Ailes’ Warren friends are, as Sherman noted, fiercely loyal to him.
“Say nice things in your article,” said another former Harding classmate.
“No one had specific unkind memories of Ailes,” Sherman said. “But some people remember him having a mysterious side.
“I most admire the loyalty he inspires in his employees and friends. They speak of him reverently.”
After the Mike Douglas Show, Ailes went on to be a television adviser for future Republican presidents Nixon, Ronald Reagan and George H.W. Bush.
According to Sherman, Ailes later said: “I never had a political thought until they asked me to join the Richard Nixon presidential campaign.”
After his stint in national politics, Ailes delved into the entertainment business.
In 1996, Ailes was hired by Australian media giant Rupert Murdoch to launch Fox News, an empire that Sherman calls “The Biggest Voice in the Room.”
“The Loudest Voice in the Room” title works on several levels, Sherman said in an e-mail interview with The Vindicator.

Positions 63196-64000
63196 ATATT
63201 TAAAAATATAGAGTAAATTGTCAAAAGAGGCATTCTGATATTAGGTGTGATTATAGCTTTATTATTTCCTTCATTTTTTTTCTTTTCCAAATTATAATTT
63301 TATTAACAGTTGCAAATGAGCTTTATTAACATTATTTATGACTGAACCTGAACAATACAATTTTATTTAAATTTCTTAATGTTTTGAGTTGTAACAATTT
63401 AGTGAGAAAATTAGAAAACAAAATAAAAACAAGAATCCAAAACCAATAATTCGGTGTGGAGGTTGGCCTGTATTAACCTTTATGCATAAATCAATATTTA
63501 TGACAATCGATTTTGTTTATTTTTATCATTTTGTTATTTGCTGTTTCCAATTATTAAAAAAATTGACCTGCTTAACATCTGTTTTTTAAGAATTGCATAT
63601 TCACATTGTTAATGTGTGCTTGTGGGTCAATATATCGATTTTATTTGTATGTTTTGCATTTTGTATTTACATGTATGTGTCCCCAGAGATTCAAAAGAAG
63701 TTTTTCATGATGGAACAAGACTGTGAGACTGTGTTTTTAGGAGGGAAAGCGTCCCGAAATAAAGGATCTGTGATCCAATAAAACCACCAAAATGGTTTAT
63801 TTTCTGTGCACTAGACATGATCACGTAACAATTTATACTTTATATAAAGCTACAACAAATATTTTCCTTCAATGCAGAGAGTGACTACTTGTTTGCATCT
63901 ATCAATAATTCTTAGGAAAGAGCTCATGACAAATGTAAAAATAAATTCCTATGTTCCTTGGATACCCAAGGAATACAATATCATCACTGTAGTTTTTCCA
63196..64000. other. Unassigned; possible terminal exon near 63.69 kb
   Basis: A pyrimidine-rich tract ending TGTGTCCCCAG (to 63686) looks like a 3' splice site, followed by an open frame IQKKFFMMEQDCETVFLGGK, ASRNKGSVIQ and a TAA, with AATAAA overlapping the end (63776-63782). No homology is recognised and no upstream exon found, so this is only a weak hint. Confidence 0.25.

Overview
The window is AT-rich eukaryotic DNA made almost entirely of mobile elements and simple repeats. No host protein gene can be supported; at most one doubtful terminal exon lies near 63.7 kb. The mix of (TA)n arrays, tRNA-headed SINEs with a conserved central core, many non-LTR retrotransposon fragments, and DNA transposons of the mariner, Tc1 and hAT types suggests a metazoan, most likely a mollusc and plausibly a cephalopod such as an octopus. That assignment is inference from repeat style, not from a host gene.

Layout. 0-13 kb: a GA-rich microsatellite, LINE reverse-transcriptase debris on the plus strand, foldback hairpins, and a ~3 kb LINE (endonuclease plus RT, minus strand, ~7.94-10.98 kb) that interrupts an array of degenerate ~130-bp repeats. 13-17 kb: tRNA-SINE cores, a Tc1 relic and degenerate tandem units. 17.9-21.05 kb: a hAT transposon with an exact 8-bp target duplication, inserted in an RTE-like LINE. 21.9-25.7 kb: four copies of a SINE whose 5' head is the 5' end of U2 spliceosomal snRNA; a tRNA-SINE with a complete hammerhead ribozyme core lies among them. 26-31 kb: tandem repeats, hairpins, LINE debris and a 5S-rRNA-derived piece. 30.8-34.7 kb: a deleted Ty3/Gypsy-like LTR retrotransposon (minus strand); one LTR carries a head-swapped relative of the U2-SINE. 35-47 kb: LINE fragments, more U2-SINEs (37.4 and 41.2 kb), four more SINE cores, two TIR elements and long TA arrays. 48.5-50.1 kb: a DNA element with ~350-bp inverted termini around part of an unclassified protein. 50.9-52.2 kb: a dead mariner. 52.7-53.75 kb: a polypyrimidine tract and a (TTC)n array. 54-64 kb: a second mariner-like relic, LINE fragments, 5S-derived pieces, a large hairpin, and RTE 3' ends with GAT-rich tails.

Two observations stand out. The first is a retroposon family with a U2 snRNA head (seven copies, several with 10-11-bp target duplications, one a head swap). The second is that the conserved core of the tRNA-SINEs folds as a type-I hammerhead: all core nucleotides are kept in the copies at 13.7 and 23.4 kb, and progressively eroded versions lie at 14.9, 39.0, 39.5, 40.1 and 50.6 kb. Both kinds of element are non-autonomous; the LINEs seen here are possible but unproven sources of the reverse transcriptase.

“Fox News is the most powerful news network in America – its ratings are double those of CNN and MSNBC, and its profits exceed those of the cable news networks and broadcast evening newscasts combined. At the center of that remarkable success is the man whose voice stands out from the rest: Roger Ailes,” Sherman said.
Sherman said Ailes, whom the author described as an “American icon,” refused to be interviewed for the book. Likewise, Ailes did not respond to The Vindicator’s email request for an interview.
“I would have jumped at the opportunity to sit down with Ailes, but it would not have changed my approach to the research of this book,” he said. “I wanted to write an account of his remarkable life and career based on hundreds of sources to get the full picture.”
Before the book was released, Sherman faced some scorn by many on the far right and Fox News.
“If all of the pre-publication coverage of my book on conservative websites was a genuine story, they would be covering it now,” the author told The Vindicator in an email. “Their lack of coverage [after the book was released Tuesday] reveals their political agenda. I’m happy that now the book is in the hands of readers and they can see for themselves the care I took in telling both a true story and a compelling one.”